Thanks to five men in the state Senate, women in Tennessee are likely going to have to keep paying higher taxes when they go to the store to buy tampons than they pay on their other groceries.
On Tuesday morning, the state Senate Finance Ways and Means Revenue Subcommittee voted against a Democratic bill (SB 2285) to lower sales taxes on tampons, diapers and over-the-counter drugs from 7 percent to 5 percent, which is the amount charged on food.
State Sens. Steve Dickerson (R), Ferrell Haile (R) and Thelma Harper (D) voted for the measure. Sens. Doug Overbey (R) and John Stevens (R) voted no, while Sens. Joey Hensley (R) and Bill Ketron (R) abstained. The four members who did not support it did not return requests for comment.
That same morning, the subcommittee also voted unanimously on SB 1610 to exempt gold and silver coins and bullion from sales taxes.
In other words, women have to pay taxes on necessary hygiene products, but people can buy all the gold bars they want tax-free.
The subcommittee vote doesn't necessarily mean that the tampon tax bill is dead. The legislators voted to give it a negative rating when it advances to the full committee, while SB 1610 received a positive rating. So in theory, the full 11-member committee could decide to buck the subcommittee members.
Harper is the only woman on the subcommittee. She is also the only woman on the full committee. From a screenshot of the Senate Finance, Ways and Means website:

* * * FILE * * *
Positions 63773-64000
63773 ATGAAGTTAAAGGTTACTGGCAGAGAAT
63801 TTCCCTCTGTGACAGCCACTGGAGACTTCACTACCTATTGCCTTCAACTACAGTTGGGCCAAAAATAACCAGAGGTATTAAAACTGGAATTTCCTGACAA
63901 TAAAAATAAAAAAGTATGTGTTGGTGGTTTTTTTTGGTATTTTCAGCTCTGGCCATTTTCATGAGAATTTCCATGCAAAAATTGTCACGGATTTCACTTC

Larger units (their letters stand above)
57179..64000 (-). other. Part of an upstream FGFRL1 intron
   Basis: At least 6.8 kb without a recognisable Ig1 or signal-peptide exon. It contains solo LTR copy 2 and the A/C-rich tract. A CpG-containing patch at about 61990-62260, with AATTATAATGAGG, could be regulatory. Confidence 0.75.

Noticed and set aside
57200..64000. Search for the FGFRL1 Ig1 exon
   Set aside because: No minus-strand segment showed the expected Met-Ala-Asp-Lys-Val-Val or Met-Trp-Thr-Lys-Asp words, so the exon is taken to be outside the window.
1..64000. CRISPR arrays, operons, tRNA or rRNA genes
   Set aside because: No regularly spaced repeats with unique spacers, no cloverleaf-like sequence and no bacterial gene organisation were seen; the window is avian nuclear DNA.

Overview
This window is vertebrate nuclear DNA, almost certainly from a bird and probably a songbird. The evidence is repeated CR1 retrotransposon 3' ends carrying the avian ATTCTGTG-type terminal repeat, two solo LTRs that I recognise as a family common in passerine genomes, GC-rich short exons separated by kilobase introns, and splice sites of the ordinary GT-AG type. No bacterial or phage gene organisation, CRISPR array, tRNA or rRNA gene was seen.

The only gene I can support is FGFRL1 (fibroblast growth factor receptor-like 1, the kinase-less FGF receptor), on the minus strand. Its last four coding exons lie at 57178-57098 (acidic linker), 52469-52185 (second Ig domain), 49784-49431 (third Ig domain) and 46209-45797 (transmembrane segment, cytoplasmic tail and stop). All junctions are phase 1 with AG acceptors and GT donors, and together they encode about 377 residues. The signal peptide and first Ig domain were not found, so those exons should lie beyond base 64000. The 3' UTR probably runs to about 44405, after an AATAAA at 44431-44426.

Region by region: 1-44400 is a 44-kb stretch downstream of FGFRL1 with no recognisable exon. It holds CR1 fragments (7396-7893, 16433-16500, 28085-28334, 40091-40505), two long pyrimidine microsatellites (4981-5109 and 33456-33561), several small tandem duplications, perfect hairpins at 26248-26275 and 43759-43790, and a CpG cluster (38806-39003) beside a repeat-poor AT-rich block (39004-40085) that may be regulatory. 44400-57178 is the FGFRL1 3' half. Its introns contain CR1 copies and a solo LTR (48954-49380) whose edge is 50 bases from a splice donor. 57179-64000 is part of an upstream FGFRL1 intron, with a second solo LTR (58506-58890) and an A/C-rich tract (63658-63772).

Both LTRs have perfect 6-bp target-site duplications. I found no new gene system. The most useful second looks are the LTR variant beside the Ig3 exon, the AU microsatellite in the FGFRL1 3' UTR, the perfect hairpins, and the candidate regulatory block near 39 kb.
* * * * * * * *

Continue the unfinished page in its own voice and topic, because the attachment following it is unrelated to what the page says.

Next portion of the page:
State Sen. Sara Kyle (D), one of the sponsors of SB 2285, said the state should not "tax a woman for having a menstrual cycle," according to The Tennessean. She ultimately would like to see the tax eliminated altogether.
"We are shy to talk about periods, but they are a fact of life for 1 in 2 people, and feminine hygiene products are required for human dignity," added state Rep. Sherry Jones (D), the other sponsor of the bill. "We shouldn't tax a woman to have her dignity, especially considering the gender wage gap. With this bill, we at least recognize the necessity with a lower rate equal to the sales tax on food."
The vast majority of states require people to pay sales tax on feminine hygiene products -- even though they often allow exemptions for "necessities" -- and there is a movement nationwide to change some of the laws.
President Barack Obama recently weighed in on the issue, saying that while he didn't know exactly why tampons were so often taxed as "luxury items," he had a hunch.
"I suspect," he said, "it's because men were making the laws when those taxes were passed."